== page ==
The picture is my sister Victoria. In the summer we went back to our childhood home — Oatlands Park in Weybridge, Surrey.

The mini roundabout and silver birch were just outside our old house in a cul-de-sac. I’m 51 now but the base of that tree has been Endor for my Star Wars figures as a 7-10 year old, and base for my Lego Space. It wasn’t ‘our’ tree but it felt like part of the family to the 3 Bean kids.

It’s been the start and finish post for many of the games we and the neighbourhood kids played in the 70s and 80s and is very special.

I took the pic on a midnight walk round Oatlands, which was Henry VIII’s hunting chase, and at one point his palace, and has countless local folktales about ghosts. The three of us experienced some odd stuff as kids there — some ghostly, others more Fortean and the midnight walk with Victoria was very special and we did a bit of crying. (I never wanted to move).

I say all this because without Oatlands I wouldn’t have developed the writing tastes I have; I spent my youth on the banks of Broadwater which is round the corner where I developed a love of Nature; particularly fish, birds and trees. In our back garden was a Boundary Stone and on Rogationtide the village would come to the house, through the garden to the back where the boundary stone was, and beat it with a stick. Called Beating the Boundary it’s an old old tradition that was aimed at setting the parish boundaries to ‘remind’ people where they were. In folklore, children were said to be held and banged on the stone (it looked like a miniature gravestone, just like those old milestones) but of course that never caught on.

The tradition had stopped due to earlier owners of the property but when we moved in in 1975, the church minister approached my parents and asked if they could resume the tradition. Which of course they did.

Some rambling musings for you.

Anyway; I’ve been sending your stories to my sister as they’ve been posted. When @The Judge told me they’d chosen that particular picture of the ones I’d sent, she was delighted. And she’s really been touched by them. She was diagnosed with several forms of cancer and has been feeling low for the past two years ago so it’s been lovely for her to read these.

You wouldn’t think she’s ill. We went to the opening night of Madonna’s concert and we dressed up (duh, obvs) — this is her on tube (bewigged—she’s blonde really).

Anyway she wanted me to say thank you.

View attachment 111828View attachment 111829
You should have said you were sending them over. I would have written a more happy tale.
 
@Phyrebrat I love the backstory of the picture, but not the tragic bit about the cancer. I'm praying that she and the family stays on the winning side of the cancer battle.
 
You should have said you were sending them over. I would have written a more happy tale.

@Phyrebrat I love the backstory of the picture, but not the tragic bit about the cancer. I'm praying that she and the family stays on the winning side of the cancer battle.
Oh come on chronners! Don’t start censuring yourself or feel any kind of guilt just because it’s my sister and she has an illness. I kept silent whilst the contest was open because I definitely didn’t want anyone to restrict their entries.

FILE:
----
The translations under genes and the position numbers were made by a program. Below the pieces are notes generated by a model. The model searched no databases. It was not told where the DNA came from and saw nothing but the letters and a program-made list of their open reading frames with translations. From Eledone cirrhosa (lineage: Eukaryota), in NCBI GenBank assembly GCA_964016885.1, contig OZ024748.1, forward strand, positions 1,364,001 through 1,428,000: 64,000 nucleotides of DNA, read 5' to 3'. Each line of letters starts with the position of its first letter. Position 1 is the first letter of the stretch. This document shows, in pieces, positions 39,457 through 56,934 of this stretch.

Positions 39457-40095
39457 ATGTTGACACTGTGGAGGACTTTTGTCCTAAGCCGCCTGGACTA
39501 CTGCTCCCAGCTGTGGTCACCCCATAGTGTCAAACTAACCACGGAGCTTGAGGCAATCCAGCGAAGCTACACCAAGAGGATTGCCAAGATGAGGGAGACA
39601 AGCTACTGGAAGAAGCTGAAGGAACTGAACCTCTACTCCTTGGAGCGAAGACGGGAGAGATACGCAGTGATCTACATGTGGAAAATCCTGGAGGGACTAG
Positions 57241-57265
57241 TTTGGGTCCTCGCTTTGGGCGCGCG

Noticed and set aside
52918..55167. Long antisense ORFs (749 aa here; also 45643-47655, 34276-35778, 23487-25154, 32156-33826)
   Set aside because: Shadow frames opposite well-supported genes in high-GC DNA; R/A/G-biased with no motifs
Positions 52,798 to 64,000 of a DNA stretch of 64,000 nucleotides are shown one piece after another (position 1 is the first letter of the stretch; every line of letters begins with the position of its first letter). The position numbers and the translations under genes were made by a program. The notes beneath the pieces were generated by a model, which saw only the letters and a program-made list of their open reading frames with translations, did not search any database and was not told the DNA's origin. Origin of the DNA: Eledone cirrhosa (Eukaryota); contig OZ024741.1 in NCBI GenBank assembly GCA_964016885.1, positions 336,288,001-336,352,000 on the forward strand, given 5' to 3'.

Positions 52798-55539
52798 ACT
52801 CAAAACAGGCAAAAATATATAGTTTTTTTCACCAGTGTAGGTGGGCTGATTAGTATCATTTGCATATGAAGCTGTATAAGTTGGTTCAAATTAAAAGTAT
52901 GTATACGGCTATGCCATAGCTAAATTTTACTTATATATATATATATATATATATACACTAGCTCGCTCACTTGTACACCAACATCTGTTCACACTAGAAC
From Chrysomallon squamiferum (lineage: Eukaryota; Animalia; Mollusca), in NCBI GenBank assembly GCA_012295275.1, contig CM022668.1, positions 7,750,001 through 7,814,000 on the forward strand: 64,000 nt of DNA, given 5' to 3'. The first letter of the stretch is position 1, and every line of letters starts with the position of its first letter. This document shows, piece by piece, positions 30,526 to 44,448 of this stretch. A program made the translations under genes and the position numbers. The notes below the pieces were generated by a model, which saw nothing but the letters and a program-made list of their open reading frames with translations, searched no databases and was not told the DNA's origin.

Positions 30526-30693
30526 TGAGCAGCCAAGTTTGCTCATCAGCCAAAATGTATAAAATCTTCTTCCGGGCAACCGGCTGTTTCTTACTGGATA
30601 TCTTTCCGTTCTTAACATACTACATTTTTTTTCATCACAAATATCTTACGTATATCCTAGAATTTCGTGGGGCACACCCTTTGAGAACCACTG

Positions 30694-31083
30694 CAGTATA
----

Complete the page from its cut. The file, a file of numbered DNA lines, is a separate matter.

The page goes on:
To be honest one of the things that has been a great help to both me and my sister is our passion for horror and weird fiction. I’ve listened to a lot of academic podcasts and read academic papers/documentaries on horror and how important it is to existentialism and coping. Certainly when my bro was killed in 2011 it gave me a very different response than, say, my parents and other family members. His best friend is atheist and she really struggled.

I know that we a more than this body and we go on — a (perverse, I suppose) part of me is looking forward to my own death insofar as finding out what’s next! That might sound shocking but it’s a blessing to go through life with that faith.

Anyway, please don’t feel any kind of way about this. Honestly. She has been utterly enrapt and delighted to be the subject of so many stories. And I’ve felt October has been such a wonderful month; I got to read all your Cosmic Horror stories and now have all these inspired by my sis and favourite place on the planet :)

@Luiglin I’m particularly concerned about what you said because I know you give yourself such a hard time about your entries, so please, please don’t think about it another second :)
 
Apologies, Phyrebrat, I didn't read your whole post. I mirror Parson's prayers for your sister and your family, CC
 
@The Judge .... Waiting Under the Tree .... Her Honor has written a sweet story with a happy ending, but emphatically not the one I was expecting.

@paranoid marvin .... The Custodian .... This is a love story for sure, but exactly what kind is difficult to determine, but reading it is well worth the effort.

@Ursa major .... Such Stuff As Dreams Are Made On .... This is an interesting story which seems to ponder the border between information, knowledge. and the numinous.
 
The big question then is, which one does she like best? Fragile egos need to know :p
She hasn’t said her favourite— altho if it’s not mine I’ll disown her — but I will pass on some of the things she’s mentioned after voting.

Anyway I’ve made this bloody challenge all about me and my sister which it shouldn’t be so let’s move on ;)
 

Similar threads


Back
Top